Sunday, 6 July 2014


  • Country: Scotland
  • Style: American IPA
  • ABV: 7.2%
  • Serving Type: 330ml Bottle
  • Price: Slightly Pricey 
BrewDog's IPA is Dead is back again in 2014! This year we've got 4 hops again of which I'm only properly familiar with one, Amarillo. I've had Comet, but not sure if it's the same variety as the one in this beer. Anyway, I'm looking forward to trying all of them as usual.

The base IPA recipe has been modified this year, with the ABV upped to 7.2% (from 6.7%) as a result. Hopefully this years beers allow the hops to show off their full characteristics, I thought last years were a little overpowered by a strong malt backbone. You can check out 2013 here and for good measure 2012 here.

Once again I'm going to use this intro from the first IPA is Dead review that I wrote. "The experiment, as before, is simple: Four single hops start out with the same malts, the same ABV, the same IBUs, the same everything, except that each one is made with a different hop strain to showcase their individual character and talent."

So I'm kicking things off today with Comet. It's quite hop variety, being used in the U.S. for about the last 40 years. It fell out of favour in the states and was largely forgotten about until this new German variety, where it's crossed with Hallertau, started being grown recently. 

So this single hop IPA promised strong bitterness and grapefruit flavours; thankfully it delivered on both! It's actually a really nice IPA. The other thing that I think needs to be mentioned now is that the change of malt billing should allow for easier detection of the hop characteristics than last year. It's quite light and inoffensive.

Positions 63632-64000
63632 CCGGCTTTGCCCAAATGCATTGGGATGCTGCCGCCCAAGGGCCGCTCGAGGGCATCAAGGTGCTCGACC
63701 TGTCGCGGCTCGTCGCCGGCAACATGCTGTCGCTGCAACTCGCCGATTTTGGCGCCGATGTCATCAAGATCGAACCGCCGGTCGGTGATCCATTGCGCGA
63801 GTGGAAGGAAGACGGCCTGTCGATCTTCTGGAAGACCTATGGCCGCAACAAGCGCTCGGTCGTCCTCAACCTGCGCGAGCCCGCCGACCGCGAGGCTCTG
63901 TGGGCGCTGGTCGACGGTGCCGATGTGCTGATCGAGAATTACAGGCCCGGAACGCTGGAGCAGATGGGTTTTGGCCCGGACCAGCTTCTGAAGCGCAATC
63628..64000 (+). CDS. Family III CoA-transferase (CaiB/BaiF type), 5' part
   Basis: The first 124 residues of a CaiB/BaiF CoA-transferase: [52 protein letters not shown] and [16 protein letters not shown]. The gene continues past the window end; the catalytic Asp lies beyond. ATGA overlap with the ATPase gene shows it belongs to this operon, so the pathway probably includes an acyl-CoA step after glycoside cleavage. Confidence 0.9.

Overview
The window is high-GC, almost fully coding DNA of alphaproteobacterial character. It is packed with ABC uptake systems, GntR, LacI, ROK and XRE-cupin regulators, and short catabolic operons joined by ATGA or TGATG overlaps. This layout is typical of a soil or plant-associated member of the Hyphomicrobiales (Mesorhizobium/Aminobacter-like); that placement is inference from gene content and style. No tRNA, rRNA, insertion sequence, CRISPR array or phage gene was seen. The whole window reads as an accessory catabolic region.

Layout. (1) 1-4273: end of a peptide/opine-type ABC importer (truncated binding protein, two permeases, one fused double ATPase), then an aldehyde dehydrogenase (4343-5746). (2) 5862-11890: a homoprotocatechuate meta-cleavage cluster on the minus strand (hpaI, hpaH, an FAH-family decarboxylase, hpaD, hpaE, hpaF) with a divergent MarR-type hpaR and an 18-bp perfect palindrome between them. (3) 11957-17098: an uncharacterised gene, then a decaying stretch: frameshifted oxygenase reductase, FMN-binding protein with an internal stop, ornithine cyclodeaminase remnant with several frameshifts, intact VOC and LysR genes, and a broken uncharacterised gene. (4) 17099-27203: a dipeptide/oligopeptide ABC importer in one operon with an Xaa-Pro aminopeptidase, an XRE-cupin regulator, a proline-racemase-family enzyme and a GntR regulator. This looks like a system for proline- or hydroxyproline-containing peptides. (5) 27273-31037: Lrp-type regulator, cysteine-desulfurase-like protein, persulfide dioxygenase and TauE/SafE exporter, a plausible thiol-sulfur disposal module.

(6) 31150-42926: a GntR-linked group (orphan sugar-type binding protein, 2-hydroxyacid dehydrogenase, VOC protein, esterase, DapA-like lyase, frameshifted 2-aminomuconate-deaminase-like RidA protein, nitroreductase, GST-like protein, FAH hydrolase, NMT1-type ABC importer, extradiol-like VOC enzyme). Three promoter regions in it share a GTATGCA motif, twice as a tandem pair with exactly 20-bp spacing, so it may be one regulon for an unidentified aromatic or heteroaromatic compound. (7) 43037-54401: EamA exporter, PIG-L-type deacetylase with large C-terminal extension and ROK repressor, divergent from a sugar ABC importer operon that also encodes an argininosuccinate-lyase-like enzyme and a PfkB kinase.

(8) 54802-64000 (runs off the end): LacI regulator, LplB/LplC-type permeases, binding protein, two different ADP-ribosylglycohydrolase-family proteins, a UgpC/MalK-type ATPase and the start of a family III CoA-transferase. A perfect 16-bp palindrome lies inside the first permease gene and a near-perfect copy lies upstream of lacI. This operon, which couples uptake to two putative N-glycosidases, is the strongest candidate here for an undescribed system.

Beer #2 in the 2014 IPA is Dead pack is EXP 666. From my understanding this is an experimental hop variety bred off HBC, a hop in the 2012 IPA is Dead pack. Since this beer was brewed the hop has been given a new name, Equinox. I've been told to expect a distinctive pineapple flavour coming off this hop so I'm excited to give it a go!

The flavour certainly is not typical. The hop has relatively little bitterness and the flavour and mouthfeel is unusual. I'm getting a resinous, chalky mouthfeel with pineapple, apricot and other fruit flavours to the fore. This is going to sound like a strange comment but the bitterness is sweet. You'd really need to try it to fully understand what I'm talking about. I think this would make a nice hop in a low ABV summer pale ale, good fruitiness.

Amarillo is the third single hop IPA I'm having from this pack. It's the first hop I've had a really strong understanding of in this years edition. Normally it's predominantly an aroma hop but it imparts citrus and tropical fruit flavours as well, while not being particularly bitter. It's privately grown and is not available in rhizomes, which is pretty unusual.

True lovers of hoppy beers know what Amarillo tastes like. BrewDog have managed to capture this perfectly with this single hop IPA. There was plenty of citrus tang, as expected, and hints of floral hop notes. The floral elements came across much more strongly in the nose than the flavour.

Kohatu is one of these New Zealand hops I'm sure I've had in a beer before, but wouldn't be sure when. It's a relatively new hop variety and like alot of citrussy New Zealand hops is lime driven rather than grapefruit. The roots of the hop are unknown/not well publicized but Kohatu is said to be from a European origin. 

The Kohatu has a really nice flavour with very little bitterness. There is plenty of tropical fruit flavours initially, before a distinctively lime citrus flavour comes through. I get sort of earthy undertones on this one as well. This is, in my mind, the weakest of the 4 - there's just not enough bitterness or flavour to overcome this lack of bitterness.

So there we go, BrewDog's IPA is Dead is done for another year. Once again this years pack has been an education. In terms of which beer was best I'd have to say the Amarillo, with a special mention to the EXP 366 which was a truly unique beer. The hop is really quite unusual and one I think that could lend itself to a number of styles. If you take these packs for what they are and don't expect them to all be world class beers you won't be disappointed; they really do showcase the hops well!

Remember it's always Beer O'Clock somewhere in the world!

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